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Published: Monday, November 06, 2017 @ 3:23 PM
Abraham Lincoln, John Henry Patterson and the Wright Bros. are just a few of the big-name historical figures commemorated by local monuments.
But a new, 12,000-pound sculpture installed at Cooper Park downtown seeks to recognize and honor the contributions of everyday public servants, including those who teach children, fight fires, pave roads, combat crime, mow grass and protect and serve the public in myriad other ways.
Public servants have been denigrated in recent years, and the new sculpture thanks government employees for their hard work, dedication and good deeds, said Tim Riordan, Dayton’s former city manager who helped pay for the piece.
“I just got the feeling that people didn’t always respect the work that the public servants did,” he said.
Called “The Common Good,” the 8-foot tall monument, carved out of Pennsylvania granite, will be officially unveiled at 1 p.m. Wednesday. The monument sits at the northwest corner of Cooper Park, at East Second and North St. Clair streets.
Installed last week, the sculpture pays tribute to public servants with 13 quotations from some of history’s most famous political and thought leaders. This includes Harry Truman, Lyndon B. Johnson, George H. W. Bush, Thomas Jefferson, Condoleezza Rice and Warren Buffett.
The quotations wrap around the piece, requiring readers to circle it. Some of those used:
From Muhammad Ali, “Service to others is the rent you pay for your room here on earth.”
Thomas Jefferson adds, “The care of human life and happiness is the first and only legitimate objective of good government.”
The quotes declare that public service is a good thing, said Riordan, who worked in government for almost four decades, retiring as Dayton’s city manager in early 2015.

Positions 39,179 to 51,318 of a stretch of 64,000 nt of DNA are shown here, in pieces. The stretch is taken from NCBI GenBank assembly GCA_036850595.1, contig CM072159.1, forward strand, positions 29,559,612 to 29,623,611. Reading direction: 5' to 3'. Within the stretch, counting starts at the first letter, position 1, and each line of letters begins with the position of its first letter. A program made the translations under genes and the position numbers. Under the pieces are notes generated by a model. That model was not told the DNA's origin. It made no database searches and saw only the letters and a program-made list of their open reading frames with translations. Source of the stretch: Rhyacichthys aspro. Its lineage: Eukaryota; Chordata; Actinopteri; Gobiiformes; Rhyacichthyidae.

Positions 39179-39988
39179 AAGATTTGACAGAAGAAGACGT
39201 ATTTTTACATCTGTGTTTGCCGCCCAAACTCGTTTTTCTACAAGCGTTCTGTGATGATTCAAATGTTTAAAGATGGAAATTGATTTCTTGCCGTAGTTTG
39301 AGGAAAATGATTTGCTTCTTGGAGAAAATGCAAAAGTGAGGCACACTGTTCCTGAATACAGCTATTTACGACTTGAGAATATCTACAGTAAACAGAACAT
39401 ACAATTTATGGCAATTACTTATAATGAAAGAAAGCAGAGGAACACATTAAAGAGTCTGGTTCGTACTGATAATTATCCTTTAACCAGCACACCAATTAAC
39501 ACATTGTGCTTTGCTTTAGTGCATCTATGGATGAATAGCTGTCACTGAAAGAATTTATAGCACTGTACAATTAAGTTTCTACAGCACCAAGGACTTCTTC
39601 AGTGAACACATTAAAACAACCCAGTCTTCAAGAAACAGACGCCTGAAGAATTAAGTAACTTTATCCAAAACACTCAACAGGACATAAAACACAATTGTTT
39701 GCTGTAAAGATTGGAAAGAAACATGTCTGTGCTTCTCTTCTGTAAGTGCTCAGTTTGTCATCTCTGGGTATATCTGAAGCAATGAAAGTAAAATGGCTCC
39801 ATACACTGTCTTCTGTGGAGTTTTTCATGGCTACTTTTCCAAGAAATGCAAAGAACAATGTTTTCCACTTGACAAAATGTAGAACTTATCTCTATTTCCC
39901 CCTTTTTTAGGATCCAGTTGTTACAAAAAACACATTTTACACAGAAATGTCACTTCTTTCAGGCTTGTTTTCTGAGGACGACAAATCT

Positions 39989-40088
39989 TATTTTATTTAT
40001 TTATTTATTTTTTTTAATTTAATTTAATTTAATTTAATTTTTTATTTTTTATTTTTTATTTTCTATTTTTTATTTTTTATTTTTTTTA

“It’s a lot of famous people, in their own way, saying thank you,” he said.
He worked for the city between 1972 and 1998, and then returned in mid-2009.
Riordan and his wife helped pay for the $60,000 sculpture.
Other contributors included Paul Woodie (former assistant city manager), Stanley Earley (former deputy city manager) and Charles Jones (former assistant city manager).
Jon Barlow Hudson was the artist. His sculptures can be found in more than 20 countries and 10 states.
Published: Tuesday, January 16, 2018 @ 5:30 AM
Updated: Tuesday, January 16, 2018 @ 7:26 AM
Published: Monday, January 15, 2018 @ 6:53 PM
Updated: Monday, January 15, 2018 @ 8:06 PM
— Simone Biles, who won four gold medals at the 2016 Summer Olympics, went on social media Monday and became the latest gymnast to claim that former team doctor Larry Nassar sexually abused her.
“I am one of the many survivors who was sexually abused by Larry Nassar,” Biles, 20, wrote on Twitter. “Please believe me when I say it was a lot harder to first speak these words out loud than it is now to put them on paper.”
Nassar, who spent more than 20 years working at Michigan State University and as a physician for USA Gymnastics, has admitted to sexually assaulting gymnasts, ESPN reported.
In December, Nassar was sentenced to 60 years in prison on charges of child pornography. He will be sentenced Tuesday for 10 state counts of first-degree criminal sexual conduct, ESPN reported. Nassar, 54, pleaded guilty to those charges in November.
Nassar has been accused by more than 140 women and girls of sexual misconduct. That includes Olympic gymnasts Gabby Douglas, McKayla Maroney and Aly Raisman, CNN reported.
“For too long I’ve asked myself, ‘Was I too naive?’ ‘Was it my fault?’ I now know the answers to those questions,” Biles tweeted. “No. No, it was not my fault.
“No, I will not and should not carry the guilt that belongs to Larry Nassar, USAG (USA Gymnastics), and others .”
In her tweet, Biles also called Nassar’s behavior “completely unacceptable, disgusting and abusive.”
Raisman offered her support to Biles in a tweet. Raisman accused Nassar of sexual abuse in November.
“I stand with you,” Raisman tweeted.
I am so proud of you. You are incredible Simone. I stand with you. I am shaking reading your post. I know we will all get through this together. https://t.co/Ziec5Fkhwv— Alexandra Raisman (@Aly_Raisman) January 15, 2018
Published: Friday, January 12, 2018 @ 12:43 PM
Updated: Friday, January 12, 2018 @ 12:51 PM
The city of Dayton has issued an order to vacate a downtown apartment building containing almost 50 residents after its owners failed to fix a malfunctioning heating system, making the building unsafe to live in, city officials said.